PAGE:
It’s no secret that humans are causing a lot of air-pollution from our energy use. With the rising increase in population and countries striving to use more modern technologies, the world’s energy consumption and demand is at an all time high, with trends leaning towards even more extreme increases of energy use in the future. So how do we combat air-pollution while still giving the people the electricity they want and need? Many scientists and other professionals believe that by switching to renewable, alternative, and eco-friendly energy technologies, we can have the best of both worlds.
However, these renewable energy technologies aren’t quite at the level we need them to be in order to handle even the base load of energy required around the globe.
Many of the current renewable energies such as power sourced from the sun, wind, and waves still have a way to go before they can efficiently provide the energy needed to sustain the current base load. Many green energy generators like CHP are viable options as we make the switch over to a more eco-friendly energy infrastructure model.
Let’s take a look at the different types of eco-friendly energy technologies available today, alongside the pros and cons of each energy source/technology in order to gain a better understanding of the innovative possibilities of energy for future generations.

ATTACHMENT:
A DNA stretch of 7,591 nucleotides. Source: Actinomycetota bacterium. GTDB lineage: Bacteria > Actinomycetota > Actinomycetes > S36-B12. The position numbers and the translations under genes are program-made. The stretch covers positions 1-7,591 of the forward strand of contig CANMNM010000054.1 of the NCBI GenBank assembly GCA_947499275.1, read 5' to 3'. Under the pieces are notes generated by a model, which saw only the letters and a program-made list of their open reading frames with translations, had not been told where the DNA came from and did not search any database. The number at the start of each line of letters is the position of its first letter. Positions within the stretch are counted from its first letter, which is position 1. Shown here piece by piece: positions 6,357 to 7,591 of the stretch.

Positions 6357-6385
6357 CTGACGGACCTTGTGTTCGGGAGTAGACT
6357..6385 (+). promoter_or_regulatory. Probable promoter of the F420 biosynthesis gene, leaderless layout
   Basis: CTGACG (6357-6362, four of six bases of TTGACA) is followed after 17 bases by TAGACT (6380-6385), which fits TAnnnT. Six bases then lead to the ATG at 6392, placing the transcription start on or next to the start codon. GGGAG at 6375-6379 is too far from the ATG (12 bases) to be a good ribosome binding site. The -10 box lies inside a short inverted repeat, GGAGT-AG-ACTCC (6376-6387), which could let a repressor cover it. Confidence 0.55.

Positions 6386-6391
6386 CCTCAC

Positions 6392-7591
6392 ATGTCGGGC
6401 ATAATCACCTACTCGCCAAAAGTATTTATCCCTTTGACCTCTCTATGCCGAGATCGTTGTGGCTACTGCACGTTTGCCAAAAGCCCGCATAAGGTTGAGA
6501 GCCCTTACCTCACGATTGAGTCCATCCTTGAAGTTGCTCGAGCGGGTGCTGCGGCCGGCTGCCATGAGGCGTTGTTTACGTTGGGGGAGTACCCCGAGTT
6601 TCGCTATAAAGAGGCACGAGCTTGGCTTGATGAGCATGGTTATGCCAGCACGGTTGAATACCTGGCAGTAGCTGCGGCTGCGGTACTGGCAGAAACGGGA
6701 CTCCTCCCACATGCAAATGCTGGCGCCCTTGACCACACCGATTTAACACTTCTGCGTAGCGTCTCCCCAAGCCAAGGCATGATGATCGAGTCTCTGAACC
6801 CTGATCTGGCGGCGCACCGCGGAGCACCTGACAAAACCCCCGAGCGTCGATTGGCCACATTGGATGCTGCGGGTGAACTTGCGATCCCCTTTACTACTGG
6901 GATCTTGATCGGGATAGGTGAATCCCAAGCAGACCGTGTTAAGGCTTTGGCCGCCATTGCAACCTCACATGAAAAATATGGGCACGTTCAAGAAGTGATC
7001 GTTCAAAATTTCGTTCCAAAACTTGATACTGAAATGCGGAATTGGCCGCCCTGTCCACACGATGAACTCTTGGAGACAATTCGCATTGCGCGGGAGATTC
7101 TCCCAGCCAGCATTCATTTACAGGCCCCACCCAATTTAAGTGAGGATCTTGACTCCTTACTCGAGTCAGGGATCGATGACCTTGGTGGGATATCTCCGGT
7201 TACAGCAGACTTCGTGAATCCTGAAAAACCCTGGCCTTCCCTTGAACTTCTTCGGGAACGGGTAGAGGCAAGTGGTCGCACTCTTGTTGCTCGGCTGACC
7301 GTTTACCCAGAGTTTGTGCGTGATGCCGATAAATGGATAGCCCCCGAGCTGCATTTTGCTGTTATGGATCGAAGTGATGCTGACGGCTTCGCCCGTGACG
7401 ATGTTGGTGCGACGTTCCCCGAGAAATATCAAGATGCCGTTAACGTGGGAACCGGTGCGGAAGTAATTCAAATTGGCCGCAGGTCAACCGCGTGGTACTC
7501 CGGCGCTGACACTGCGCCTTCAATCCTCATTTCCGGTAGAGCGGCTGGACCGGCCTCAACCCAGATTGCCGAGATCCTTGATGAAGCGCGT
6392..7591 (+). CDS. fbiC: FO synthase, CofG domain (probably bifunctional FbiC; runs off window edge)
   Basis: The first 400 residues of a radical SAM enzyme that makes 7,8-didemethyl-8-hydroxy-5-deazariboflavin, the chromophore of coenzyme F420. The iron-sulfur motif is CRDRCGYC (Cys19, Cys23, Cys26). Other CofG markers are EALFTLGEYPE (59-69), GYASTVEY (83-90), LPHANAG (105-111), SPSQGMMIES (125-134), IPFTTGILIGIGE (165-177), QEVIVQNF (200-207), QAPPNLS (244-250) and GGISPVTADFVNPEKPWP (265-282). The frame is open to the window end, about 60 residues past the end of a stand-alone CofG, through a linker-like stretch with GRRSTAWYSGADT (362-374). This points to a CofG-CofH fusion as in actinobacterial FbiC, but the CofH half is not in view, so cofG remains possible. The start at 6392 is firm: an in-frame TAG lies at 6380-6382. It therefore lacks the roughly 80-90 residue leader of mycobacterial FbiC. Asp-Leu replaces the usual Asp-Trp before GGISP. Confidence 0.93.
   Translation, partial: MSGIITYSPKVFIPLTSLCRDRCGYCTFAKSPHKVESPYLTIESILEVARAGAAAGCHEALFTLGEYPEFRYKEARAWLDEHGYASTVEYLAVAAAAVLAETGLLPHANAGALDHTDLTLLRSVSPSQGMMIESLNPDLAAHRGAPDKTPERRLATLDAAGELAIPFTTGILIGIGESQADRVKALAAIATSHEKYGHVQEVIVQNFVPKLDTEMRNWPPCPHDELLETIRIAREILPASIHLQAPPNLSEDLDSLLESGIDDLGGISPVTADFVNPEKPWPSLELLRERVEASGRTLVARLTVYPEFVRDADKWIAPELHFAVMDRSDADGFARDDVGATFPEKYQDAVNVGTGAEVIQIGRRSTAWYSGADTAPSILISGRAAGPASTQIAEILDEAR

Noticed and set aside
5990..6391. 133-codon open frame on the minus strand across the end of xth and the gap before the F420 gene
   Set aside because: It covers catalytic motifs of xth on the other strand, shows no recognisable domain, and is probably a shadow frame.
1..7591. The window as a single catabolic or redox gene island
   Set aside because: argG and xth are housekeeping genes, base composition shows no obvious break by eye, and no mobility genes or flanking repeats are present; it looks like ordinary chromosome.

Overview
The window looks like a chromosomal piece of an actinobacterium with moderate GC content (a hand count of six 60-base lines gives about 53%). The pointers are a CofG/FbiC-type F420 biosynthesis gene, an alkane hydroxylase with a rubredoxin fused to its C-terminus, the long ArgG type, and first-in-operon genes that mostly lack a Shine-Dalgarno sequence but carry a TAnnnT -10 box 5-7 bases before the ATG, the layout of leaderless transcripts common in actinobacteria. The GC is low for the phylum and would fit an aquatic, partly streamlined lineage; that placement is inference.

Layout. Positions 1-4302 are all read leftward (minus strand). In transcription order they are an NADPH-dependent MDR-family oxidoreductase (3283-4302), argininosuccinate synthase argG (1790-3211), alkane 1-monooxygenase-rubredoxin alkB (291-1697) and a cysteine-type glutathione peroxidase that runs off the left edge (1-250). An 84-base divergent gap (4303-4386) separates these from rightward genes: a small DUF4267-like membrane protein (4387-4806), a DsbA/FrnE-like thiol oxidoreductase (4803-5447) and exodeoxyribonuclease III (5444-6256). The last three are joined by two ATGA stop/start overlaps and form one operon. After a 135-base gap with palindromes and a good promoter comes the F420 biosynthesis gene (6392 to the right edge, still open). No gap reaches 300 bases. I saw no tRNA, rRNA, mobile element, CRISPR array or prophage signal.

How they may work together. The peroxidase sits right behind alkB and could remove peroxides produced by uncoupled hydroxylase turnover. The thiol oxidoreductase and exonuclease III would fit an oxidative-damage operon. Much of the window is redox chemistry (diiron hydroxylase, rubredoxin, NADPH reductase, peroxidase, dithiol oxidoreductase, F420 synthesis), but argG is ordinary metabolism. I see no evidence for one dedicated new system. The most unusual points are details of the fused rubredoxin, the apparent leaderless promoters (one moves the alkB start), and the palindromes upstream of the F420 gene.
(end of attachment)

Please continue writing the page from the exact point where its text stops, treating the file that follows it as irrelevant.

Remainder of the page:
Whether it’s a whole home photovoltaic system or solar panels for your RV, solar is one of the cleanest types of renewable energy. Solar power is basically the act of converting rays of sunlight into usable electricity. The sunlight is turned into electricity via photovoltaic panels, better known as solar panels. One of the main advantages of solar power is it’s source, the sun. The amount of sunlight that the earth receives each year makes this solar source the most abundant source of energy worldwide. In addition, solar power reduces greenhouse gas emissions by not producing air or water pollutants like that of coal. However, solar does have some negative aspects as well.
According to Biosphere Online, “Large-scale solar power facilities need a considerable amount of water for cooling and clearly require significant areas of land. Solar facilities are best suited to deserts in order to take full advantage of the minimal cloud cover, but deserts can be surprisingly fragile ecosystems and are still vulnerable to biodiversity impacts.”
The article goes on to assert the point that one of the biggest issues with Solar is choosing the location, as to not affect the surrounding wildlife and habitats.
The use of wind power is by no means a new technology and has been used for centuries to propel ships, grind grain, and pump water (to name a few). Currently, wind power is used to create both electricity and mechanical energy and has been pronounced as having the lowest environmental impact of any renewable energy source.
Wind turbines are placed in high wind areas on what are called “wind farms”. These larger than life “windmills”, convert kinetic energy into electricity via the wind that moves the turbine that activates the shaft connected to a generator, which then produces and stores the electricity. This electricity is then sent to commercial and/or residential buildings( not always in the same area or even state).
Although, these “windmills” may look like they take up alot of space, their actual physical footprint is very low. While, wind power does pose a threat to bird populations and migratory patterns, experts still believe that, “… its impacts are more easily addressed, wind is likely the safest form of green energy in terms of biodiversity.”